A Client/Server Architecture for Supporting Science Data Using EPICS Version 4
Department of Energy
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Small Business Information
101 Mountain Ridge Dr., Mount Sinai, NY, 11766-1413
Socially and Economically Disadvantaged:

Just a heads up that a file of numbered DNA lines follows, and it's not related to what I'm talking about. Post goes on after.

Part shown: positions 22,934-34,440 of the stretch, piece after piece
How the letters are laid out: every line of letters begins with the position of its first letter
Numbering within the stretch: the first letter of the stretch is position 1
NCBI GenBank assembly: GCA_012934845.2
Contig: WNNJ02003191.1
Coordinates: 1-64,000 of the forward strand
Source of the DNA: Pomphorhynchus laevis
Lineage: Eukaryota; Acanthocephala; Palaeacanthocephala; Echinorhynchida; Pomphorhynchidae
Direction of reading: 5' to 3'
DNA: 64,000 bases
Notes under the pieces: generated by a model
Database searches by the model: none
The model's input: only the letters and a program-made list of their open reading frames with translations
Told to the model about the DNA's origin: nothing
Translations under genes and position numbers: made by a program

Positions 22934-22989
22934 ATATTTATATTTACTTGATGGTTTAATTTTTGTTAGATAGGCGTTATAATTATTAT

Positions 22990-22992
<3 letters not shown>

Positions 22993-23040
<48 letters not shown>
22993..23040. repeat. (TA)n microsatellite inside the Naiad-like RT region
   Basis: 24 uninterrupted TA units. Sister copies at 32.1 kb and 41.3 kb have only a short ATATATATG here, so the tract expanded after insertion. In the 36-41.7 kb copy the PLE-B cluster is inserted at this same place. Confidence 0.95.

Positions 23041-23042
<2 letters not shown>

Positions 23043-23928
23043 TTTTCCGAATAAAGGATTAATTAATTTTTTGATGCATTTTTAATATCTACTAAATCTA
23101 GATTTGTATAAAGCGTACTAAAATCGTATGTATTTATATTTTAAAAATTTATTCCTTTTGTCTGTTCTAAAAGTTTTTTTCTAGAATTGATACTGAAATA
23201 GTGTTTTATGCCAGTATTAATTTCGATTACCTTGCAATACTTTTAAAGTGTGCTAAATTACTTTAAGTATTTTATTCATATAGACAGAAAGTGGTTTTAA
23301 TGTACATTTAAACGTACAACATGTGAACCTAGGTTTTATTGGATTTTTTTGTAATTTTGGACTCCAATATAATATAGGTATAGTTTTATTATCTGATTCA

AbstractThe Phase 1 grant that serves as a precursor to this proposal, prototyped complex storage techniques for high speed structured data that is being produced in accelerator diagnostics and beam line experiments. It demonstrates the technologies that can be used to archive and retrieve complex data structures and provide the performance required by our new accelerators, instrumentations, and detectors. Phase 2 is proposed to develop a high performance platform for data acquisition and analysis to provide physicists and operators a better understanding of the beam dynamics. This proposal includes developing a high performance platform for reading 109 MHz data at 10 KHz rates through a multicore front end processor, archiving the data to an archive repository that is then indexed for fast retrieval. The data is then retrieved from this data archive, integrated with the scalar data, to provide data sets to client applications for analysis, use in feedback, and to aid in identifying problem with the instrumentation, plant, beam steering, or model. This development is built on EPICS version 4, which is being successfully deployed to implement physics applications. Through prior SBIR grants, EPICS version 4 has a solid communication protocol for middle layer services (PVAccess), structured data representation and methods for efficient transportation and access (PVData), an operational hierarchical record environment (JAVA IOC), and prototypes for standard structured data (Normative Types). This work was further developed through project funding to successfully deploy the first service based physics application environment with demonstrated services that provide arbitrary object views, save sets, model, lattice, and unit conversion. Thin client physics applications have been developed in Python that implement quad centering, orbit display, bump control, and slow orbit feedback. This service based architecture has provided a very modular and robust environment that enables commissioning teams to rapidly develop and deploy small scripts that build on powerful services. These services are all built on relational database data stores and scalar data. The work proposed herein, builds on these previous successes to provide data acquisition of high speed data for online analysis clients.
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